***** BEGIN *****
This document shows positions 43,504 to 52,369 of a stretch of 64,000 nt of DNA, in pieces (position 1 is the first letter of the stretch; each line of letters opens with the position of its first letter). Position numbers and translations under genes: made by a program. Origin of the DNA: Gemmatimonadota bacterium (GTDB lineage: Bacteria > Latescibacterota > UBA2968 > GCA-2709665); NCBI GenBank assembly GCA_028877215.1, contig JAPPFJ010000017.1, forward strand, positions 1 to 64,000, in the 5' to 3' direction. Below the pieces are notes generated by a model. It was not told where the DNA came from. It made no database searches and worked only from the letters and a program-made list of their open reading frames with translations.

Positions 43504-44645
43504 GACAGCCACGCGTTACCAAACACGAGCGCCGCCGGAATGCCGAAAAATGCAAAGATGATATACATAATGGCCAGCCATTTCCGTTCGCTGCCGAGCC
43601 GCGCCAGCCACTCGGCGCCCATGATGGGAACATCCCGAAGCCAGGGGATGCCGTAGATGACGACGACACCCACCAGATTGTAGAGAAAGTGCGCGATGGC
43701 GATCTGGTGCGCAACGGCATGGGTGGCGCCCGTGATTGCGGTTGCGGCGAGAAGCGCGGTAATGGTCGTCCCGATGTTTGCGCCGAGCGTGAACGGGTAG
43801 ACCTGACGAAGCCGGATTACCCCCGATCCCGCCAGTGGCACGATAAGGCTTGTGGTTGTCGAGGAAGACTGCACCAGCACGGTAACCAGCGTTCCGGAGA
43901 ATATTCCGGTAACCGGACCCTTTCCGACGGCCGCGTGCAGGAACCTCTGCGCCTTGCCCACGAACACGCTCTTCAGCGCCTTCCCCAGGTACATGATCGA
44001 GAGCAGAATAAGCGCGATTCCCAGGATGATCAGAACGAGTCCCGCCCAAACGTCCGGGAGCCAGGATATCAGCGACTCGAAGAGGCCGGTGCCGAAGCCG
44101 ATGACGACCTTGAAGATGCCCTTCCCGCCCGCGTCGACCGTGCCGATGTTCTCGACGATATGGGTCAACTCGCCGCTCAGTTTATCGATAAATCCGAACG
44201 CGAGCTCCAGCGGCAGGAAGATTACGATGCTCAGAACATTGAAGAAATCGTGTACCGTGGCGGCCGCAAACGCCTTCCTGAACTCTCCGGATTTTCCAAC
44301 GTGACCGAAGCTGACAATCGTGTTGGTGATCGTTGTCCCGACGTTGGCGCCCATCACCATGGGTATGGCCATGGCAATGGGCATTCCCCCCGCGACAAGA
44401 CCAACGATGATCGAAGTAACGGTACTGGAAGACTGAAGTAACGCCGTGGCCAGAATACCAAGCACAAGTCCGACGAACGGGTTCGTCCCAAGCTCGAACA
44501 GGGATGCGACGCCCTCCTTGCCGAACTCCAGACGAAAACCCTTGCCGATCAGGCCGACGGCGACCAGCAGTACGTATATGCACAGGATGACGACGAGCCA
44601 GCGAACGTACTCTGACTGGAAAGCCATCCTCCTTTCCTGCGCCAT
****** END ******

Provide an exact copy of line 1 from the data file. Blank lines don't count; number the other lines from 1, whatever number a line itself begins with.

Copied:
This document shows positions 43,504 to 52,369 of a stretch of 64,000 nt of DNA, in pieces (position 1 is the first letter of the stretch; each line of letters opens with the position of its first letter). Position numbers and translations under genes: made by a program. Origin of the DNA: Gemmatimonadota bacterium (GTDB lineage: Bacteria > Latescibacterota > UBA2968 > GCA-2709665); NCBI GenBank assembly GCA_028877215.1, contig JAPPFJ010000017.1, forward strand, positions 1 to 64,000, in the 5' to 3' direction. Below the pieces are notes generated by a model. It was not told where the DNA came from. It made no database searches and worked only from the letters and a program-made list of their open reading frames with translations.